One hack round this is to create a dummy interface with the right information on, which has the DNS servers set when the connection is created which takes effect immediately. I have found that in order for a NetworkManager connection to have ipv4 dns settings it requires either auto or manual ipv4.method, to prevent the interface sitting in an eternal connecting state as there is no DHCP server just giving it the last address of the external subnet works. Thus after libvirt creates virbr0 when you run: “sudo nmcli connection add type dummy ifname virbr0-dns con-name virbr0-dns ipv4.method manual ipv4.addresses ipv4.dns ipv4.dns-search ‘~virt virt’ ipv6.method disabled” the queries for foo.virt are directed to and whats more virt is added to the serch list so foo should also resolve.

While I was configuring this to test I found the following useful to restart resolved, turn up it’s debug level, flush it’s cache, follow it’s log and start a tshark session to see what queries are going where: sudo systemctl restart systemd-resolved; sudo resolvectl log-level debug; sudo resolvectl flush-caches; sudo journalctl -fu systemd-resolved; sudo tshark -n -i any -f "port 53"

After I used resolvectl to test lookups with: “resolvectl query debian.virt”

So to begin with I created a quick dispatched script “/etc/NetworkManager/dispatcher.d/libvirt”:

#!/bin/sh -e
if [ -z "$1" ]; then
    echo "$0: called with no interface" 1>&2
    exit 1;

export IFACE="$1"
case "$2" in
    virsh --connect qemu:///system net-list \
        | sed "1,2d" | head -n -1 | awk '{print $1}' \
        | while read -r VIRTNET; do
            NETBR=$(virsh --connect qemu:///system net-info "$VIRTNET" | awk '/Bridge:/{print $2}')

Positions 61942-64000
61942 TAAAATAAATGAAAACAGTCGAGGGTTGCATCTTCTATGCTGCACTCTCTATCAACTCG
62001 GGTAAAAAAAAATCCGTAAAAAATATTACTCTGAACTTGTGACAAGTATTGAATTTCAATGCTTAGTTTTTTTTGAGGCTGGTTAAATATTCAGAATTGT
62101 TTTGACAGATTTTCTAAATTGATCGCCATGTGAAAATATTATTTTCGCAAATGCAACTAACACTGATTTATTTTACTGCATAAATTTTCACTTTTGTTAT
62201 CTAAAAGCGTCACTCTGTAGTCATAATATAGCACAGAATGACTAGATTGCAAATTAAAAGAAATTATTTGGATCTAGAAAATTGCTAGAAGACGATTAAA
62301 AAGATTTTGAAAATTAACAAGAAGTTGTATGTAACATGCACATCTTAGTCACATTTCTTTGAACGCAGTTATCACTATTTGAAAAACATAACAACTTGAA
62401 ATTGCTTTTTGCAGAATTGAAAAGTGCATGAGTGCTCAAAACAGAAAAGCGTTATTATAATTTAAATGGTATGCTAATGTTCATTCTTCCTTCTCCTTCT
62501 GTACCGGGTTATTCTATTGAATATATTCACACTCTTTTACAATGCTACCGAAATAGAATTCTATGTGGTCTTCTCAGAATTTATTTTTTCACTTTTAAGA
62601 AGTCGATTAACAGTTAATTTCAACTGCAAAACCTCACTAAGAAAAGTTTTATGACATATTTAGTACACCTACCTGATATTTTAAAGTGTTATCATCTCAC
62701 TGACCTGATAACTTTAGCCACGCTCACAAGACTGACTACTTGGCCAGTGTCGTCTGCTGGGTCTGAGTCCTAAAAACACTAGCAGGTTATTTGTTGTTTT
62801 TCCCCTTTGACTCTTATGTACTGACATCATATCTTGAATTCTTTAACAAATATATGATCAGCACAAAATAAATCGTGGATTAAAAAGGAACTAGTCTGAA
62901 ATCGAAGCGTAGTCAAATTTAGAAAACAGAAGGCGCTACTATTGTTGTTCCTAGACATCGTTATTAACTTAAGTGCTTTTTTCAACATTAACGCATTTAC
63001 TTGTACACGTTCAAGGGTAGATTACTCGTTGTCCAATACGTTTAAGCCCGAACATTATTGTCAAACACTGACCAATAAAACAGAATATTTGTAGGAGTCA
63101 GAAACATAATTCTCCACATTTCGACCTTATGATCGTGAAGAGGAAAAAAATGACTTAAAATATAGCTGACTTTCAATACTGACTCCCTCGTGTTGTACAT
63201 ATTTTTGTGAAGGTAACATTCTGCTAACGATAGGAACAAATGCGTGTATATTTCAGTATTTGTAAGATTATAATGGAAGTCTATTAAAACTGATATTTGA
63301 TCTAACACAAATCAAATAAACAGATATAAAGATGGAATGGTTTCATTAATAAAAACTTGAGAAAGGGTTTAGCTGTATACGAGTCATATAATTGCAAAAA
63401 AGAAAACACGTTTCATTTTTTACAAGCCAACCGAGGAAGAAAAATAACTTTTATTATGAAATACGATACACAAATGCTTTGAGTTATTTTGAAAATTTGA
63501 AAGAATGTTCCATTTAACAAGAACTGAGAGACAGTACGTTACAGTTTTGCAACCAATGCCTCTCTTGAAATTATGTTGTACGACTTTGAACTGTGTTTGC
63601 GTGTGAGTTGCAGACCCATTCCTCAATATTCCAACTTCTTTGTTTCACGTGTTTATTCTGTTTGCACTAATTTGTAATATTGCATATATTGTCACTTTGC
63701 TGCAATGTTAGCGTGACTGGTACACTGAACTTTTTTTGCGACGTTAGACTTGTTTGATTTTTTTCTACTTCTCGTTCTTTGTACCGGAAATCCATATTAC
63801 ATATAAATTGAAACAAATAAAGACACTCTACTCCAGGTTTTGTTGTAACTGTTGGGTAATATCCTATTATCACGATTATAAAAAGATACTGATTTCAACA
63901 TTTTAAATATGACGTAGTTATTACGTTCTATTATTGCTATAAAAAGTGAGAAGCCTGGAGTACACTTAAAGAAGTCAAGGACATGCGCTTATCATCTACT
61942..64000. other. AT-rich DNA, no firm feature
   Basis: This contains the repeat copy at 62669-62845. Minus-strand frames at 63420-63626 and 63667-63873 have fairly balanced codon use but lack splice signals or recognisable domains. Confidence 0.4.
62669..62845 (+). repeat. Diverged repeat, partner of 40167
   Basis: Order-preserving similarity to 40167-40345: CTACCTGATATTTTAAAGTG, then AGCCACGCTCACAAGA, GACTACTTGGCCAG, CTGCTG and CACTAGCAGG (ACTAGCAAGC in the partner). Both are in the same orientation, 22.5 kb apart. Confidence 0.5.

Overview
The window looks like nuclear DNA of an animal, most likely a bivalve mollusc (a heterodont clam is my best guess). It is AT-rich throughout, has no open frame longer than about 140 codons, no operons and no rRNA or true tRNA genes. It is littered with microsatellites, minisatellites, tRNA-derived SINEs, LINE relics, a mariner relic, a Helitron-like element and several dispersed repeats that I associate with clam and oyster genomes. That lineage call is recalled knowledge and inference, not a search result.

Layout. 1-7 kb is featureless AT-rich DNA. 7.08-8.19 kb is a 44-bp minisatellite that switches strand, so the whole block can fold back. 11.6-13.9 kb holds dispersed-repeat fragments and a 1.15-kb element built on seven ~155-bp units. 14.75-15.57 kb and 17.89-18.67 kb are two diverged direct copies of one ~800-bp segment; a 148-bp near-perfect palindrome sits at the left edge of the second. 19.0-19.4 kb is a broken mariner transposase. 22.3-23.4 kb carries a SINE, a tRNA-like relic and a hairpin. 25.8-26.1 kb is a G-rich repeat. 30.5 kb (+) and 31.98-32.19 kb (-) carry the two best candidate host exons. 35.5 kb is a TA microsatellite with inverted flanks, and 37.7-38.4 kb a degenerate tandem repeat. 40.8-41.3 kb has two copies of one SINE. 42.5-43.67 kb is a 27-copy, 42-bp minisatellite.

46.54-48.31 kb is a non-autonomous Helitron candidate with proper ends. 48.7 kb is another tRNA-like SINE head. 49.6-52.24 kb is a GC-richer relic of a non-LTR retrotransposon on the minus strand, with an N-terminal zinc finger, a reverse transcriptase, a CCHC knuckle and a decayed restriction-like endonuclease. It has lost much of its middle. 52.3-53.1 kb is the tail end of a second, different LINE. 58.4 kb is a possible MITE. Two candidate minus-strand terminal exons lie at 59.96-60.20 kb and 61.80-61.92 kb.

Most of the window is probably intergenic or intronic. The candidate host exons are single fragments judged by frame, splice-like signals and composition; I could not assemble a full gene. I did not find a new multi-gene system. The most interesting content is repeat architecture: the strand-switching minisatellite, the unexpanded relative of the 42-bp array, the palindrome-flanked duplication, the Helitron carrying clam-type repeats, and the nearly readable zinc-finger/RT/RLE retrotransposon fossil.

if [ "$IFACE" = "$NETBR" ]; then
                IP="$(nmcli connection show "$IFACE" | awk '/ipv4.addresses/{print $2}')"
                IP="$(ipcalc -n "$IP" | awk '/HostMax:/{print $2}')/32"
                DNS=$(nmcli connection show "$IFACE" | awk '/ipv4.addresses/{print $2}' | awk -F/ '{print $1}')

                nmcli con del "${IFACE}-dns" 2> /dev/null|| true
                nmcli connection add type dummy \
                    con-name "${IFACE}-dns" ifname "${IFACE}-dns" \
                    ipv4.method manual ipv4.addresses "$IP" \
                    ipv4.dns "$DNS" \
                    ipv4.dns-search "~${VIRTNET}.virt ${VIRTNET}.virt" \
                    ipv6.method disabled

    virsh --connect qemu:///system net-list \
        | sed "1,2d" | head -n -1 | awk '{print $1}' \
        | while read -r VIRTNET; do
            NETBR=$(virsh --connect qemu:///system net-info "$VIRTNET" | awk '/Bridge:/{print $2}')
            if [ "$IFACE" = "$NETBR" ]; then
                nmcli con del "${IFACE}-dns"


    echo "$0: called with unknown action \`$2'" 1>&2
    exit 1


In addition the libvirt dnsmasq needs to be told about these new domains, so edit the libvirt network with: virsh --connect qemu:///system net-edit default then after the tag create a domain tag like: <domain name='default.libvirt' localOnly='yes'/>

Hosts can be created in two steps dhcp and dns eg:

$ virsh --connect qemu:///system net-update default add ip-dhcp-host "<host mac='52:54:00:de:97:a8' name='debian' ip='' />" --live --config